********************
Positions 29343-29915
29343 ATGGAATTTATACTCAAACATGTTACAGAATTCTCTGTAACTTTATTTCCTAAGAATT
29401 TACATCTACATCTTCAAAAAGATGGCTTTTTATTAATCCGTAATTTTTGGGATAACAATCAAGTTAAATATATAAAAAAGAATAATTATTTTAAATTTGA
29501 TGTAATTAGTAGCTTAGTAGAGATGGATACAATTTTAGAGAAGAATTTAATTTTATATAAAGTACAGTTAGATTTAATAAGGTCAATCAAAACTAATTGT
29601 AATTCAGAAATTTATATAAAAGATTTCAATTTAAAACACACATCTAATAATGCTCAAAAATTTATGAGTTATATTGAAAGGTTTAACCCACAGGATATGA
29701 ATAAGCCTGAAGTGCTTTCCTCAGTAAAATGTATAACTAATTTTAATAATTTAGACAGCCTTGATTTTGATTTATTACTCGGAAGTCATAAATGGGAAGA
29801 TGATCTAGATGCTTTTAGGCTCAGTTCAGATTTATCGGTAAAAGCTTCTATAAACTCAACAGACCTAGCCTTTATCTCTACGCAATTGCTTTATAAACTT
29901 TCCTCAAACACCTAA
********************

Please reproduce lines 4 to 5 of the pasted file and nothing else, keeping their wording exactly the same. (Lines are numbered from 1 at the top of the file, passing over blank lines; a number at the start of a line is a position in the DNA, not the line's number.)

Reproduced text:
29501 TGTAATTAGTAGCTTAGTAGAGATGGATACAATTTTAGAGAAGAATTTAATTTTATATAAAGTACAGTTAGATTTAATAAGGTCAATCAAAACTAATTGT
29601 AATTCAGAAATTTATATAAAAGATTTCAATTTAAAACACACATCTAATAATGCTCAAAAATTTATGAGTTATATTGAAAGGTTTAACCCACAGGATATGA